Types of Barley

Barley for Feed

Barley is primarily used for animal feed. It is fed to beef cattle, dairy cattle, swine and poultry. In most cases, the whole barley kernel is rolled, ground, or flaked, prior to being fed.

Approximately 90% of the barley grown in Washington is used for feed.

Barley for Malt

Barley’s second most important use if for malt. Malt is used in beer, liquor, malted milk and flavorings in a variety of foods. Washington-grown barley; which is used for malt, accounts for about 10% of the state’s total production.

Malt is produced by germinating moistened barley under controlled conditions. The process begins by steeping or soaking the barley in large tanks under water for two days to absorb moisture and begin germination. The wet grain is moved to large climate-controlled compartments where it is allowed to germinate for four days. The barley is transferred to kilns for drying, which takes approximately 40 hours. The finished product is called malt which is typically sold to breweries and other food processors.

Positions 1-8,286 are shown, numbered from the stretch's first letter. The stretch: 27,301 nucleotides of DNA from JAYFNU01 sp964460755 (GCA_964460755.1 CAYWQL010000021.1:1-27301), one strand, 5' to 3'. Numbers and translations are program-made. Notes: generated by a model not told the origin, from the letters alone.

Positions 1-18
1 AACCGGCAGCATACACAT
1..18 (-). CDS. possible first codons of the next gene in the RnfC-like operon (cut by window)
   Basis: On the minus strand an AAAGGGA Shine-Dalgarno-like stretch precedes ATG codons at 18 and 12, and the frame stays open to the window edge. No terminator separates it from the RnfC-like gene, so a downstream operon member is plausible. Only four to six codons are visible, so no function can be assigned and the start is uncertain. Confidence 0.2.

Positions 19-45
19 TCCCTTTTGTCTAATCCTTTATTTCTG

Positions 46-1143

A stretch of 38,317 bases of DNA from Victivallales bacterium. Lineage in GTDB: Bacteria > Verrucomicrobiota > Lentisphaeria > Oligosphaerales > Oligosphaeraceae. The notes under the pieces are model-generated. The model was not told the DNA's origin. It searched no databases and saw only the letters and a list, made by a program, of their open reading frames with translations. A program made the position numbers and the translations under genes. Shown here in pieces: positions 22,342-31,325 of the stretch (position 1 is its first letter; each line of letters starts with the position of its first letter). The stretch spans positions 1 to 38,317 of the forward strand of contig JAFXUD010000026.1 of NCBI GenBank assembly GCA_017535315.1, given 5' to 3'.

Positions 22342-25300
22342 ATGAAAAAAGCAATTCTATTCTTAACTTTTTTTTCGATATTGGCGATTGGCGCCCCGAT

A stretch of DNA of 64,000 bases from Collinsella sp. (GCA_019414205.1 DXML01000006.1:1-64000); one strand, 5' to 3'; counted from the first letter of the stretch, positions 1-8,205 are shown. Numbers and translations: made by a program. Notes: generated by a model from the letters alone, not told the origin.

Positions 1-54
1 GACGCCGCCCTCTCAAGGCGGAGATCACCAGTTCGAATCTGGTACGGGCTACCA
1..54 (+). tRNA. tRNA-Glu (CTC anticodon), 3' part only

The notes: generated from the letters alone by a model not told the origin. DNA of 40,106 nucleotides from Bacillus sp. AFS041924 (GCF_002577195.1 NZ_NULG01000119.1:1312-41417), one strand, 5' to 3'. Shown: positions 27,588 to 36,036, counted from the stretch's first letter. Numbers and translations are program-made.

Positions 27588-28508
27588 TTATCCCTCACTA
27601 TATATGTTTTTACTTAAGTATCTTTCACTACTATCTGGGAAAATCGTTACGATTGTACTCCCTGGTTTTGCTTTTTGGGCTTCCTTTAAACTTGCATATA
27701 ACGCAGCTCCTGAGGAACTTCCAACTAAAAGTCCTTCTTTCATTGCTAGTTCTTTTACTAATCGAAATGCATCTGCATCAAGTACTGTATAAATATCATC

Barley malt flour is an ingredient in nearly all baking flours that are used to make breads and other baked goods.

Barley for Food

Less than one percent of Washington-grown barley is used for human consumption. Barley may be purchased in several forms. Pearl barley, where the outer hull and part of the bran layer has been removed, is sold in most supermarkets. Barley flour, flakes, and grits may be found in health food and specialty stores. Barley is also used as a commercial ingredient in prepared foods such as breakfast cereals, soups, pilaf mixes, breads, cookies, crackers and snack bars. By checking the ingredient label of food products, you may find that you have been eating barley all along!